# Bayesian optimization

Bayesian optimization is a sequential design strategy for global optimization of black-box functions that does not assume any functional forms. It is usually employed to optimize expensive-to-evaluate functions.

## History

The term is generally attributed to Jonas Mockus [lt] and is coined in his work from a series of publications on global optimization in the 1970s and 1980s.

## Strategy Bayesian optimization of a function (black) with Gaussian processes (purple). Three acquisition functions (blue) are shown at the bottom.

Bayesian optimization is typically used on problems of the form ${\textstyle \max _{x\in A}f(x)}$ , where ${\textstyle A}$ is a set of points, ${\textstyle x}$ , which rely upon less than 20 dimensions (${\textstyle \mathbb {R} ^{d},d\leq 20}$ ), and whose membership can easily be evaluated. Bayesian optimization is particularly advantageous for problems where ${\textstyle f(x)}$ is difficult to evaluate due to its computational cost. The objective function, ${\textstyle f}$ , is continuous and takes the form of some unknown structure, referred to as a "black box". Upon its evaluation, only ${\textstyle f(x)}$ is observed and its derivatives are not evaluated.

Since the objective function is unknown, the Bayesian strategy is to treat it as a random function and place a prior over it. The prior captures beliefs about the behavior of the function. After gathering the function evaluations, which are treated as data, the prior is updated to form the posterior distribution over the objective function. The posterior distribution, in turn, is used to construct an acquisition function (often also referred to as infill sampling criteria) that determines the next query point.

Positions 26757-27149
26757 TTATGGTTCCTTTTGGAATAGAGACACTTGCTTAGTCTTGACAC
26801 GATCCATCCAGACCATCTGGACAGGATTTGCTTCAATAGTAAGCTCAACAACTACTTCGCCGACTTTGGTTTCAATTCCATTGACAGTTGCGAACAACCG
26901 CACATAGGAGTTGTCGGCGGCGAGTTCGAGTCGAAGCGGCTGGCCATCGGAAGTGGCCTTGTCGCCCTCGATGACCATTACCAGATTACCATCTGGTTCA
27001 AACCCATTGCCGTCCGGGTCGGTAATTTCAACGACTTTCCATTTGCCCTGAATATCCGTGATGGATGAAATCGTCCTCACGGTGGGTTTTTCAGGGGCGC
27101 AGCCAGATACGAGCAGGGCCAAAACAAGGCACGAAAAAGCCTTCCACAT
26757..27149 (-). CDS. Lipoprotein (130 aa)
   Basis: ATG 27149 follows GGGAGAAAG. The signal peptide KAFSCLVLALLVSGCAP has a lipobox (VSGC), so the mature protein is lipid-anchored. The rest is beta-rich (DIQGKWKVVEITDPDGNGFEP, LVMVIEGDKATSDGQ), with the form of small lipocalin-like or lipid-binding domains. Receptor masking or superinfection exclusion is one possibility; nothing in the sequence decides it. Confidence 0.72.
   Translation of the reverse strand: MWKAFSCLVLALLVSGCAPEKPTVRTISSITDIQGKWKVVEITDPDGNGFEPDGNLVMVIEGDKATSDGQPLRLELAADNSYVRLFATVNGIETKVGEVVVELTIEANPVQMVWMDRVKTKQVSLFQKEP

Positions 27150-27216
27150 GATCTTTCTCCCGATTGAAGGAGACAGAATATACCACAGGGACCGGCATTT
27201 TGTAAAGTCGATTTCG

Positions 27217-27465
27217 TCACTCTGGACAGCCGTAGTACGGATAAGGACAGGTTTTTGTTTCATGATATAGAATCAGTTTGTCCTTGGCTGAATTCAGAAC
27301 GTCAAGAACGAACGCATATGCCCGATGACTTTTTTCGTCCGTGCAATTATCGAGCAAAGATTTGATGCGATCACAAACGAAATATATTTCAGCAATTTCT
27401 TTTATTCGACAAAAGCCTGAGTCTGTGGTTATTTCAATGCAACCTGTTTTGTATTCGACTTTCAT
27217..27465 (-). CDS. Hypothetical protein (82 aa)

There are several methods used to define the prior/posterior distribution over the objective function. The most common two methods use Gaussian processes in a method called kriging. Another less expensive method uses the Parzen-Tree Estimator to construct two distributions for 'high' and 'low' points, and then finds the location that maximizes the expected improvement.

Standard Bayesian optimization relies upon each $x\in A$ being easy to evaluate, and problems that deviate from this assumption are known as exotic Bayesian optimization problems. Optimization problems can become exotic if it is known that there is noise, the evaluations are being done in parallel, the quality of evaluations relies upon a tradeoff between difficulty and accuracy, the presence of random environmental conditions, or if the evaluation involves derivatives.

## Acquisition functions

Examples of acquisition functions include

and hybrids of these. They all trade-off exploration and exploitation so as to minimize the number of function queries. As such, Bayesian optimization is well suited for functions that are expensive to evaluate.

## Solution methods

The maximum of the acquisition function is typically found by resorting to discretization or by means of an auxiliary optimizer. Acquisition functions are typically well-behaved[citation needed] and are maximized using a numerical optimization technique, such as Newton's Method or quasi-Newton methods like the Broyden–Fletcher–Goldfarb–Shanno algorithm.

## Applications

The approach has been applied to solve a wide range of problems, including learning to rank, computer graphics and visual design, robotics, sensor networks, automatic algorithm configuration, automatic machine learning toolboxes, reinforcement learning, planning, visual attention, architecture configuration in deep learning, static program analysis, experimental particle physics, chemistry, material design, and drug development.